TM: It looks like in 2011 there was much more of a consolidation of pricing for colleges and universities and they all tended to be fairly close. When you go to 2018, there are a lot more universities that are seeing themselves as providing more value to students and having the need for higher education, so you start to see a two or three tier pricing structure.

LH: Tony, have you seen any trends from schools and clients you have worked with in the past?

TM: In many cases, the larger schools have much more access to student aid. Unfortunately, for the smaller liberal arts schools, you have particular audience of students. In many cases, there is less financial aid because you’re getting the students who can pay more. It’s not just the size of the school but also the size of the endowment that creates the stability of resources. The question for the big-hit endowment schools is (Yale, NYU, Harvard, etc.), has it incented increased diversity?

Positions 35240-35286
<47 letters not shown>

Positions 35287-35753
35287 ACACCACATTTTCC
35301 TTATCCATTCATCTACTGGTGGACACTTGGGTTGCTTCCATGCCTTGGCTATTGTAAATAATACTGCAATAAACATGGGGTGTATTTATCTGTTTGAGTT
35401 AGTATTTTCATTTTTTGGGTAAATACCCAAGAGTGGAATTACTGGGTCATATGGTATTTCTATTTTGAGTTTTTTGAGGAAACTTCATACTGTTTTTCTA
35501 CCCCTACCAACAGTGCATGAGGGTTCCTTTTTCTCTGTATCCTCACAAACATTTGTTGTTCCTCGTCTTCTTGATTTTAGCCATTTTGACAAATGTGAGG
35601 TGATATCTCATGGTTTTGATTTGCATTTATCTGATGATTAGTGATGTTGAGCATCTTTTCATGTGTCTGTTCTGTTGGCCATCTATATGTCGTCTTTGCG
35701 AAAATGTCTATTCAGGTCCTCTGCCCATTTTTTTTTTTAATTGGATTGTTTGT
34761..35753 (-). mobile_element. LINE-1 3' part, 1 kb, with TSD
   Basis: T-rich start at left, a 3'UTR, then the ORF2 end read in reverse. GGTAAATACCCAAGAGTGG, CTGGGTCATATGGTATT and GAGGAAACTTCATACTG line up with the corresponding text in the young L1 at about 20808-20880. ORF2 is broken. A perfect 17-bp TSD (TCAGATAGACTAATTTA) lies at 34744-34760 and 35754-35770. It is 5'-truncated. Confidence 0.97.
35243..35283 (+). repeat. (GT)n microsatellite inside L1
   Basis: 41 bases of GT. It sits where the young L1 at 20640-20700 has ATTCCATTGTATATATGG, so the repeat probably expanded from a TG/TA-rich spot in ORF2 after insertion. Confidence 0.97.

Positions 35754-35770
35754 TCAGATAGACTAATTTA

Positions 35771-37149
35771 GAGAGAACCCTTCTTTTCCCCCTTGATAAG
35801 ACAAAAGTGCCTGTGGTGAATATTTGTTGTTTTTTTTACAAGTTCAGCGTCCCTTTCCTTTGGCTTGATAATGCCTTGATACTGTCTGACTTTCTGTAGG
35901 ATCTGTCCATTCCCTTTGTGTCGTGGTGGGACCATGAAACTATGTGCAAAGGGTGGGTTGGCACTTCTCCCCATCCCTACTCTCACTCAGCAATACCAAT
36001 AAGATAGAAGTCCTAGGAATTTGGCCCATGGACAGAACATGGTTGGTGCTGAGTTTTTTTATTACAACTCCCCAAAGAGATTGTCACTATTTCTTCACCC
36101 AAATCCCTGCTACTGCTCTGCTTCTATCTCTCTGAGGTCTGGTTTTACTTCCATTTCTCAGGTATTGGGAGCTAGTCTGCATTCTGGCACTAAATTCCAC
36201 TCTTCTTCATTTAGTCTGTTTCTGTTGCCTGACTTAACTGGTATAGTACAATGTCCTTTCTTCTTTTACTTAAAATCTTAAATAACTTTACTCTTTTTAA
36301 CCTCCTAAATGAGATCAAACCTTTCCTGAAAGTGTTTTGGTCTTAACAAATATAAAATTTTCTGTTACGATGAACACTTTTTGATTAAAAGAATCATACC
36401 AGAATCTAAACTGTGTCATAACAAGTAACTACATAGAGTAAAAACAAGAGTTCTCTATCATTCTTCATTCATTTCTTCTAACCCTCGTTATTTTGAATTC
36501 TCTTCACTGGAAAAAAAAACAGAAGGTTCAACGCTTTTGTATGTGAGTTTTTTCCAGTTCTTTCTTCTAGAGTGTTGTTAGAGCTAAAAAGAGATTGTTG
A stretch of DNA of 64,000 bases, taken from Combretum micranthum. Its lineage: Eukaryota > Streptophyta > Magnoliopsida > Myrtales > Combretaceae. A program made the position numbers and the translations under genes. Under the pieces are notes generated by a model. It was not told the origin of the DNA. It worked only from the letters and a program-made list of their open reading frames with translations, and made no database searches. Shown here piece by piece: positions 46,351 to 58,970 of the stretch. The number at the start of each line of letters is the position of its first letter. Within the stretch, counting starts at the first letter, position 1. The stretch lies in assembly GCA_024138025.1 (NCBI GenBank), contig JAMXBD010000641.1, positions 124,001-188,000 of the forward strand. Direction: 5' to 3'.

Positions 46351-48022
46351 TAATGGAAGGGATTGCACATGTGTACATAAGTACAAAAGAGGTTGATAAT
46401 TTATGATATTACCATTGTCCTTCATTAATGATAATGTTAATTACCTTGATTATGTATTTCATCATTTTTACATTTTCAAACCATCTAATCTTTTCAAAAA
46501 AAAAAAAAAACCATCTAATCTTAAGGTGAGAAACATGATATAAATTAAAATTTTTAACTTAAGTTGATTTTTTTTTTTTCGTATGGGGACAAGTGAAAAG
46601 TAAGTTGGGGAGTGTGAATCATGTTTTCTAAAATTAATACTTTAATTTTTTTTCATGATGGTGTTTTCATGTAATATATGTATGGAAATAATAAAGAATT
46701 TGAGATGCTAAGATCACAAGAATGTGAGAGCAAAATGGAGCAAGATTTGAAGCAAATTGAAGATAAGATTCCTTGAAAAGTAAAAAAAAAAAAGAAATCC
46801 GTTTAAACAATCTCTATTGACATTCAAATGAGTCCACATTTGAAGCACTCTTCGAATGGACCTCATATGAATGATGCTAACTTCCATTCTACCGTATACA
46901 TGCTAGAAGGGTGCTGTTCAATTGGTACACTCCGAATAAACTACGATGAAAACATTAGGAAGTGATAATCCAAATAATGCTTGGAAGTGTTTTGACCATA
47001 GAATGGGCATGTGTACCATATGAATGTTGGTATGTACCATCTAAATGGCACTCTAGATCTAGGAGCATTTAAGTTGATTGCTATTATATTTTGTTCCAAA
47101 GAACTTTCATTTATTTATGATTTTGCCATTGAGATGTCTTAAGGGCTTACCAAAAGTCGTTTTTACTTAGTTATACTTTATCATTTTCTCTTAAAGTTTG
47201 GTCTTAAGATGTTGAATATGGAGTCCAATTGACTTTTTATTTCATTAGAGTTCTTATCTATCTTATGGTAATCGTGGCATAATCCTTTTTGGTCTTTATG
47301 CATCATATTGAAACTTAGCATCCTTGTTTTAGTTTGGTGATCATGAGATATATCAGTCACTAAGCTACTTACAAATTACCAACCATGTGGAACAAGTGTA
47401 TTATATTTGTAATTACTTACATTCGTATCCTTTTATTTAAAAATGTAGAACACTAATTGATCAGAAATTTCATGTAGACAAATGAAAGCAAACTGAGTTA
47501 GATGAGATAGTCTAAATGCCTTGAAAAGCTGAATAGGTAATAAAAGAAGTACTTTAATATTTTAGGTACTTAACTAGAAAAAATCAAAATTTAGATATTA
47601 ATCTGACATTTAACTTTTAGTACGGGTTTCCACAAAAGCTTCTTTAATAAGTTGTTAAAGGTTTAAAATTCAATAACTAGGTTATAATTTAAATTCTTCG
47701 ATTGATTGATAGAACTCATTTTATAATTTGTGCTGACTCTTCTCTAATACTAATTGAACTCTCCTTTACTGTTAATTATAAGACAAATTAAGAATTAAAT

LH: The story is, what’s the trend overtime? We’ve been tracking the insolvency amongst the smaller schools that are burdened by proportionally high fixed costs, whereas the bigger schools can spread that out among more students. What does that mean for affordability, and in term, what implications does that mean for diversity?

LH: Tony, do you have any thoughts on the intersection of financial issues that higher ed institutions faces that are endemic to the industry and to this time, and implications on affordability for households. What does that mean for accessibility to ALL families?

TM: The higher ed world is totally unsettled. We are still asking the questions “Do we bring students back? Do we go back in as a hybrid model? Do we go totally remote?” This is a huge financial and mental worry for not just campuses, but for a lot of parents.